By Nicholas Jason Lopez
Taiwanese melodic post-black metal act Laang (meaning “cold” in Chinese) recently released the lyric video for debut single “我的漂浮屍體 (My Floating Corpse),” which will be featured on their upcoming sophomore album ‘Xinteng (Sadness, Loss)’ via Austria’s Talheim Records.
Based out of Keelung City, Taiwan, their music is based on the horrific visions captured by frontman Yang Haitao during a near-death experience while declared medically dead.
According to Haitao, ‘Xinteng’ will primarily focus on the “melancholic and depressive overtones of life after death,” different from the first album “Haiyang” (Ocean), which focused on feelings of terror.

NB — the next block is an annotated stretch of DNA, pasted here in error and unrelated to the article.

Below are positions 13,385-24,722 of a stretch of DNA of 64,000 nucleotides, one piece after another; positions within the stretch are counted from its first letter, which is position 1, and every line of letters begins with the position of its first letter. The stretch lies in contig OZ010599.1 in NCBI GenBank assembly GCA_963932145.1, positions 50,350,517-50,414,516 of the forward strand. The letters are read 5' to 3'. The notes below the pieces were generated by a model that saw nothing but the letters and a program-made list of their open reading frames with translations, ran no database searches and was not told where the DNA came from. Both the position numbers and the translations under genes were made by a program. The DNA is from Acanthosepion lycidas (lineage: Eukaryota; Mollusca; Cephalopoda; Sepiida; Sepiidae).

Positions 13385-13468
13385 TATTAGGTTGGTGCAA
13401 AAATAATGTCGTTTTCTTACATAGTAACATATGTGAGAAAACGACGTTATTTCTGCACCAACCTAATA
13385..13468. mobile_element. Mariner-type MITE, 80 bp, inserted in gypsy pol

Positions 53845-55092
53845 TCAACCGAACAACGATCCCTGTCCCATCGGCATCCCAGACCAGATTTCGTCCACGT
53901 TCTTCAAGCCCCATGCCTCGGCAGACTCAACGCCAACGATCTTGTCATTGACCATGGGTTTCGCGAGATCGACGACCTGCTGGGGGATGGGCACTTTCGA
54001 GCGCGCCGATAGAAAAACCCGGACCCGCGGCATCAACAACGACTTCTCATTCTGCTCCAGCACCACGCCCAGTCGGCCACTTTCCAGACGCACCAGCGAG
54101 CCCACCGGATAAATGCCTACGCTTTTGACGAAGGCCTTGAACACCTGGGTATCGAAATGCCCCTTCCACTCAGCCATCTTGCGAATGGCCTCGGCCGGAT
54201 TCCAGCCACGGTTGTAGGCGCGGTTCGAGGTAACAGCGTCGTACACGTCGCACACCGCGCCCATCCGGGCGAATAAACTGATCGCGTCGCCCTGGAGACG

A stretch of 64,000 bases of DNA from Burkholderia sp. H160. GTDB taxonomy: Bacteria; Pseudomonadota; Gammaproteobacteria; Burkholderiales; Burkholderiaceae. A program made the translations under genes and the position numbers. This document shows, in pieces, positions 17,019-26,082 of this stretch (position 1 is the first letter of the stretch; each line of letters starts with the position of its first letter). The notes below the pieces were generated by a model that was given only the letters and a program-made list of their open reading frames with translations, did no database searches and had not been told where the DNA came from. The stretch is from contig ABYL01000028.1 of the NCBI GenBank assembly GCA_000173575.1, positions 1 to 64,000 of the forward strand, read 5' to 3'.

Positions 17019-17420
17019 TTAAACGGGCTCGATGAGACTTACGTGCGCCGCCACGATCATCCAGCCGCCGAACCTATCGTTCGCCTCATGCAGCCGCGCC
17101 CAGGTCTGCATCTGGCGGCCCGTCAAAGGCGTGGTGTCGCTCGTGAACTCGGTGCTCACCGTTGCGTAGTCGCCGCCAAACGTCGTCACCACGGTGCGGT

Formerly a one-man-band, Haitao also recently announced on social media the recruitment of two more members, drummer Wanling Li and bassist Willy Kreig Tai.
The Music Bugle had the opportunity to talk with Haitao about the new lyric video and more.
Music Bugle – How would you describe Taiwan to someone who has never been there before?
Yang Haitao – Good question! I guess it depends on how familiar they are with Eastern culture to begin with. To an outsider, I think it may best be described as a really interesting mixture of cultures because of its history. There are quite a lot of shared Chinese and Japanese cultural elements, as well as many native Taiwanese cultural influences. Taiwan is a very Westernized country in many ways, but does still have important heritage. The food is fantastic, the people are remarkably friendly, karaoke bars are a cultural staple, and the summers are unnecessarily hot!